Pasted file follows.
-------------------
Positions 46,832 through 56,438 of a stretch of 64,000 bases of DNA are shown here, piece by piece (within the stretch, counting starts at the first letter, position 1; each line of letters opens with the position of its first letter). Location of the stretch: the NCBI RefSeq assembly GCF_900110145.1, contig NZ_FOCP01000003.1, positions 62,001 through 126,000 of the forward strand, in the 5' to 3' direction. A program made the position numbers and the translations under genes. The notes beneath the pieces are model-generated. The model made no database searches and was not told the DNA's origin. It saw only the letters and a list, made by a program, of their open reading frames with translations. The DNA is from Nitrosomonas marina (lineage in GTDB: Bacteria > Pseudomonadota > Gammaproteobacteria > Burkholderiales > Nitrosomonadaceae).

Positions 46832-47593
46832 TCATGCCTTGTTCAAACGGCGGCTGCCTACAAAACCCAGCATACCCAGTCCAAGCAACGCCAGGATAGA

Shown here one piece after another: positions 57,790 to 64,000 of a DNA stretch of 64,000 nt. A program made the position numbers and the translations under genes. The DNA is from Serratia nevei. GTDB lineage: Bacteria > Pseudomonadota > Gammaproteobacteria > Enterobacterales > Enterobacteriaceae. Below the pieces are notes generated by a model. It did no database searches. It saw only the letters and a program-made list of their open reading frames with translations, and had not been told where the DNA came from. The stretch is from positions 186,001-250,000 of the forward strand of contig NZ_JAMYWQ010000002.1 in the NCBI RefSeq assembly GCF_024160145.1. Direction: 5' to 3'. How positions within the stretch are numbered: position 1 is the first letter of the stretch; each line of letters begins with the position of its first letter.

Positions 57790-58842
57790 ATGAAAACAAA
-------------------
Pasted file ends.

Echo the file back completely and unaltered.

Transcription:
Positions 46,832 through 56,438 of a stretch of 64,000 bases of DNA are shown here, piece by piece (within the stretch, counting starts at the first letter, position 1; each line of letters opens with the position of its first letter). Location of the stretch: the NCBI RefSeq assembly GCF_900110145.1, contig NZ_FOCP01000003.1, positions 62,001 through 126,000 of the forward strand, in the 5' to 3' direction. A program made the position numbers and the translations under genes. The notes beneath the pieces are model-generated. The model made no database searches and was not told the DNA's origin. It saw only the letters and a list, made by a program, of their open reading frames with translations. The DNA is from Nitrosomonas marina (lineage in GTDB: Bacteria > Pseudomonadota > Gammaproteobacteria > Burkholderiales > Nitrosomonadaceae).

Positions 46832-47593
46832 TCATGCCTTGTTCAAACGGCGGCTGCCTACAAAACCCAGCATACCCAGTCCAAGCAACGCCAGGATAGA

Shown here one piece after another: positions 57,790 to 64,000 of a DNA stretch of 64,000 nt. A program made the position numbers and the translations under genes. The DNA is from Serratia nevei. GTDB lineage: Bacteria > Pseudomonadota > Gammaproteobacteria > Enterobacterales > Enterobacteriaceae. Below the pieces are notes generated by a model. It did no database searches. It saw only the letters and a program-made list of their open reading frames with translations, and had not been told where the DNA came from. The stretch is from positions 186,001-250,000 of the forward strand of contig NZ_JAMYWQ010000002.1 in the NCBI RefSeq assembly GCF_024160145.1. Direction: 5' to 3'. How positions within the stretch are numbered: position 1 is the first letter of the stretch; each line of letters begins with the position of its first letter.

Positions 57790-58842
57790 ATGAAAACAAA